For some time now, CIOs around the world have been busy fixing the Log4j2 vulnerability. From a technical perspective, there are solutions such as patches and system upgrades. However, vulnerability management is not just a technical issue in China; there are also legal requirements that companies must meet.
For example, service providers are required by law to report to the relevant authorities, take remedial action and inform users when vulnerabilities are found or a security-related incident has occurred. On the other hand, network operators are required to have contingency plans ready for network security incidents and to respond in a timely manner to system vulnerabilities, computer viruses, network attacks, network intrusions and other security risks. In the event of a serious incident, network operators must report to the relevant authorities. If they fail to comply, companies will be required to take corrective action. Depending on the severity, fines may also be imposed – plus reputational damage.
On November 24, 2021, an Alibaba software engineer found a bug in the Log4j framework. Following best practice, he informed the Apache open source community of this find. After analysis, Apache announced that it was a vulnerability and patches were released. This has global implications, as almost all companies and organizations use Log4j in their own Java-based business systems. However, Alibaba was penalized by China’s Ministry of Industry and Information Technology (MIIT) for not reporting to authorities in a timely manner.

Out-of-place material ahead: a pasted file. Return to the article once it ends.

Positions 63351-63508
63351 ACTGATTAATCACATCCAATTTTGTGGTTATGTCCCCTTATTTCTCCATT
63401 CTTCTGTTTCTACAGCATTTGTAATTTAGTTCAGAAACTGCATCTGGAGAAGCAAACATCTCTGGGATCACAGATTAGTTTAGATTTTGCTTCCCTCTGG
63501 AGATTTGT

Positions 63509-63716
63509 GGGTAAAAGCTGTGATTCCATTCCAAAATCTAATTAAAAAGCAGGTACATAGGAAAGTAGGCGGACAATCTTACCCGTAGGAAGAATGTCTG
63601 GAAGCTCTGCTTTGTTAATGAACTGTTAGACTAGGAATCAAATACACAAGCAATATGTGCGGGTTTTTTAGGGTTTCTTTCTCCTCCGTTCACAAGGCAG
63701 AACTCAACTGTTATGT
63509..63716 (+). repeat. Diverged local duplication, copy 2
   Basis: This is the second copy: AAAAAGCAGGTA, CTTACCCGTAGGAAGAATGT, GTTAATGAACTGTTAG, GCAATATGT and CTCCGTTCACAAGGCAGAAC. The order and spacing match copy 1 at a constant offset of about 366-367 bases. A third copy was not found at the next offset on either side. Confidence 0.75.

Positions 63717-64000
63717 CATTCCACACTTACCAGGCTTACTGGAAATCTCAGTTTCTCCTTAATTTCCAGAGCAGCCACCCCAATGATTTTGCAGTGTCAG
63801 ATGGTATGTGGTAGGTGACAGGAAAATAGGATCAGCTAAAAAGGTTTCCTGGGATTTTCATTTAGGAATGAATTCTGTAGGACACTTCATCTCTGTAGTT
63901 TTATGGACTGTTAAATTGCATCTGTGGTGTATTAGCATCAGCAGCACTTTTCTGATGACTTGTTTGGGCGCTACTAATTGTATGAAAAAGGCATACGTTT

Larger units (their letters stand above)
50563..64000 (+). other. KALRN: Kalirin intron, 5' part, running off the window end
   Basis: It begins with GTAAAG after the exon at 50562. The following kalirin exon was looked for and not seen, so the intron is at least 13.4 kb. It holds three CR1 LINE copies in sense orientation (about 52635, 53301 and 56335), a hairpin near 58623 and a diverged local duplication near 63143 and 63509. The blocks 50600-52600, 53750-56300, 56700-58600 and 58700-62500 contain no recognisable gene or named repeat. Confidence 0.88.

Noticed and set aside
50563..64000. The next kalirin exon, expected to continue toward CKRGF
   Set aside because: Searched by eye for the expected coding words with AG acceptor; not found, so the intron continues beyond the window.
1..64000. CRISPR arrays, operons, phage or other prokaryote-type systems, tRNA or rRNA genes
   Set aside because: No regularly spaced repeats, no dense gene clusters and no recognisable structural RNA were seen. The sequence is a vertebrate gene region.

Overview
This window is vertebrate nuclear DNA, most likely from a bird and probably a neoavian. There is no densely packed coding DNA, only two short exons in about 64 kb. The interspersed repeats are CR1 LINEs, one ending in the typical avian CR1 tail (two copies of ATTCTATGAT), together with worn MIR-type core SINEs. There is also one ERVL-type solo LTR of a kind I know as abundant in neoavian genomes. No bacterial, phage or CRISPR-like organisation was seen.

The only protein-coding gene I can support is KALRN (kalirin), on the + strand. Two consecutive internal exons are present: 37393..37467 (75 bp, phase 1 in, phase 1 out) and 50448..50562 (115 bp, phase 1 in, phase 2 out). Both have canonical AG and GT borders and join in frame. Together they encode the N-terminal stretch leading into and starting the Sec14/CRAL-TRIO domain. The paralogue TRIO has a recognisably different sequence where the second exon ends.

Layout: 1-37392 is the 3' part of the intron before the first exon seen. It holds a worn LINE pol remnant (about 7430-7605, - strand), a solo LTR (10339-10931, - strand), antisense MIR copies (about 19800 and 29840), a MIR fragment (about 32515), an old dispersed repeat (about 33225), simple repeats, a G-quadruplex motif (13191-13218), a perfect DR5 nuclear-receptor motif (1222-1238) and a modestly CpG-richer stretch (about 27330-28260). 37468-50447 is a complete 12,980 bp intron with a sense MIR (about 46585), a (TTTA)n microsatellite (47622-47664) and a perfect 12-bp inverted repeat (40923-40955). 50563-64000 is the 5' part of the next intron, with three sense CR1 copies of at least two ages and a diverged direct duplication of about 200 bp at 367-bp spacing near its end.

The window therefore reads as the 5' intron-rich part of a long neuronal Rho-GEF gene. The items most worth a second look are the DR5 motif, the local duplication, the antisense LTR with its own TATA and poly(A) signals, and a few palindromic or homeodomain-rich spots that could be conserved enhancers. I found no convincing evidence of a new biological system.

In January, Walmart in China was also penalized by the authority for discovering 19 security vulnerabilities in Walmart’s network that were not fixed due to a lack of an adequate vulnerability management process. Walmart was ordered to immediately fix the security vulnerabilities.
Alibaba, as a network vendor, did not report to MIIT in a timely manner during the Log4j2 incident and did not effectively assist MIIT in managing network security threats and vulnerabilities. Walmart, on the other hand, as a network operator, did not standardize vulnerability management and did not pay sufficient attention to network security.
Enterprises should review their contingency plans and vulnerability management in China not only from a technical perspective but also from a legal perspective to avoid violations, penalties and reputational damage.